Hamer, K.C., Lewis, S., Wanless, S., Phillips, R.A., Sherratt, T.N., Humphreys, E.M., Hennicke, J. & Garthe, S. (2006) Use of gannets to monitor prey availability in the northeast Atlantic Ocean: colony size, diet and foraging behaviour. In: Top predators in marine ecosystems: their role in monitoring and management. (eds I.L. Boyd, S. Wanless & K. Camphuysen). Cambridge University Press, Cambridge, pp236-248.
Scott, B.E., Sharples, J., Wanless, S., Ross, O., Frederiksen, M. & Daunt, F. (2006). Getting the timing right: the effect of spring bloom date on seabird breeding performance. In: Top predators in marine ecosystems: their role in monitoring and management. (eds I.L. Boyd, S. Wanless & K. Camphuysen). Cambridge University Press, Cambridge, pp46-62.
Wilson, L.J., Daunt, F. & Wanless, S. (2004) Self-feeding and chick provisioning diet differ in the Common Guillemot Uria aalge. Ardea, 92, 197-208
Lewis, S., Sherratt, T.N., Hamer, K.C., Harris, M. P. & Wanless, S. (2003) Contrasting diet quality of northern gannets Morus bassanus at two colonies. Ardea, 91, 167-175
Daunt, F., Peters, G., Scott, B., Grémillet, D. and Wanless, S. (2003) Rapid response recorders reveal interplay between marine physics and seabird behaviour. Marine Ecology Progress Series, 255, 283-288.
Wanless, S., Bacon, P. J., Harris, M. P. & Webb, A.D. (2003) Evaluating the coastal environment for marine birds. Coastal and Marine Geo-Information Systems (eds D. R. Green & S. D. King). Kluwer, The Netherlands, pp221-232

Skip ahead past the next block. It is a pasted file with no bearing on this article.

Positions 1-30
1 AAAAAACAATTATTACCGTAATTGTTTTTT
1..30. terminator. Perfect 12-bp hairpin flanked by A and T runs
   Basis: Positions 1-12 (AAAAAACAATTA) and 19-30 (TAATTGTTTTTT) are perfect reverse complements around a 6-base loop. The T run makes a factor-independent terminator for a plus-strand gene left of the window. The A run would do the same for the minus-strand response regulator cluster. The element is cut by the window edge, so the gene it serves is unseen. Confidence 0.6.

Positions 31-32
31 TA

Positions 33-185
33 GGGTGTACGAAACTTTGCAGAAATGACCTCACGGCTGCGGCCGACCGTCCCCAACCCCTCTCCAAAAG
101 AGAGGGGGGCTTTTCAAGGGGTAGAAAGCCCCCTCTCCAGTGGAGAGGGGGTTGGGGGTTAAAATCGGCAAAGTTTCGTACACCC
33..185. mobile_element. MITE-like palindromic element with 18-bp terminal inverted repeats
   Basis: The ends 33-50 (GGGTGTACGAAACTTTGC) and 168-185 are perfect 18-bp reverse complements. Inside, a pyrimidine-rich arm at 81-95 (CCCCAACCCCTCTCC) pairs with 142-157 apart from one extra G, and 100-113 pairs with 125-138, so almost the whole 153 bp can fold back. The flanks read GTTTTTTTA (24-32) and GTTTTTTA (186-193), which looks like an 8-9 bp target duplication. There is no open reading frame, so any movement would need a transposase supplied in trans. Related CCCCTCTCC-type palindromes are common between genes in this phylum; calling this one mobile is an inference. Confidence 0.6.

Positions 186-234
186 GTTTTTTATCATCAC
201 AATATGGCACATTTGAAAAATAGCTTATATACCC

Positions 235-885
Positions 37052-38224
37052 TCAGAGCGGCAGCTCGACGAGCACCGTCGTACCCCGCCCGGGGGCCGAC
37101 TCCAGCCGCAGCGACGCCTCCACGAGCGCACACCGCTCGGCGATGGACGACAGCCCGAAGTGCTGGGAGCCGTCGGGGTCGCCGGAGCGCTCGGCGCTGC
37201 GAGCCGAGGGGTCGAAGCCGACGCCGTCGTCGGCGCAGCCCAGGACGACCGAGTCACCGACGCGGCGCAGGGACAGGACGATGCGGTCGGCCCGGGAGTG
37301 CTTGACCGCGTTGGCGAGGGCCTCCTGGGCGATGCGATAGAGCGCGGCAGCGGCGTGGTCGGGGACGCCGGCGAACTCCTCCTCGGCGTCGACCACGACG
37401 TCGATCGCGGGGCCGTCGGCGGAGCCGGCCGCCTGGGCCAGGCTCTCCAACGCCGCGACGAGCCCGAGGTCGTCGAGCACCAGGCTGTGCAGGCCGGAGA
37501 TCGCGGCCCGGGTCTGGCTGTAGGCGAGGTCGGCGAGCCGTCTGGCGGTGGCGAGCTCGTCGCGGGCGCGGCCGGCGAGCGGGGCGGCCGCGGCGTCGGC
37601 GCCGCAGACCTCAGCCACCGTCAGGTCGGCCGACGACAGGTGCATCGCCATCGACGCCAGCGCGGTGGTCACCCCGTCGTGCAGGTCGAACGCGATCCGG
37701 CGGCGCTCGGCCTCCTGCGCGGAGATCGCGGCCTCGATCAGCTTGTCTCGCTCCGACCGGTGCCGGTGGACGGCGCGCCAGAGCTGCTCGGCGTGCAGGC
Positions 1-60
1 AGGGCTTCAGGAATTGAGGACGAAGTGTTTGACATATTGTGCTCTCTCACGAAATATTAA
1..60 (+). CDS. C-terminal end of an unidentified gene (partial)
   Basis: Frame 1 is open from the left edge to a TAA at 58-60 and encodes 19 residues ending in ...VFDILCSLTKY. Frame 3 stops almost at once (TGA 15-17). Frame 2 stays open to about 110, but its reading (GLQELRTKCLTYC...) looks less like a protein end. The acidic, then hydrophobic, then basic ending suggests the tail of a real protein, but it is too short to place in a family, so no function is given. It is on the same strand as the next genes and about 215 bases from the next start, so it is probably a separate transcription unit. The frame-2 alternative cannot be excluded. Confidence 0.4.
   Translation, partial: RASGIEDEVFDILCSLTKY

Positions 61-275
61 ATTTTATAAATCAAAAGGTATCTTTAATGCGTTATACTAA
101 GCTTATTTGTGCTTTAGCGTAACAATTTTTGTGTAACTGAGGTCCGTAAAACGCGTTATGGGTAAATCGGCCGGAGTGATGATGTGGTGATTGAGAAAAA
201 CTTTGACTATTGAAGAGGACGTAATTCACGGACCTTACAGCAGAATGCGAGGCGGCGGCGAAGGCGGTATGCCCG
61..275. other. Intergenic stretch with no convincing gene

Daunt, F., Benvenuti, S., Harris M. P., Dall'Antonia L., Elston D. A. & Wanless, S. (2002) Foraging strategies of black-legged kittiwakes Rissa tridactyla at a North Sea colony: evidence for a maximum foraging range. Marine Ecology Progress Series, 245, 239-247.
Lewis, S., Benvenuti, S., Dall'Antonia, L., Griffiths, R. Money, L., Sherratt, T.N., Wanless, S. & Hamer, K.C. (2002). Sex-specific foraging behaviour in a monomorphic seabird. Proceedings Royal Society London B 269: 1687-1693.
Lewis, S., Sherratt, T.N., Hamer, K.C. & Wanless, S. (2001) Direct evidence for intraspecific competition for food in a pelagic seabird. Nature 412: 816-819.
Lewis, S., Wanless, S., Wright, P.J., Harris, M.P., Bull, J. & Elston, D.A. (2001) Diet and breeding performance of black-legged kittiwakes Rissa tridactyla at a North Sea colony. Marine Ecology Progress Series 221: 277-284.
Rindorf, A., Wanless, S., Harris, M.P. (2000) Effects of changes in sandeel availability on the reproductive output of seabirds. Marine Ecology Progress Series 202: 241-252.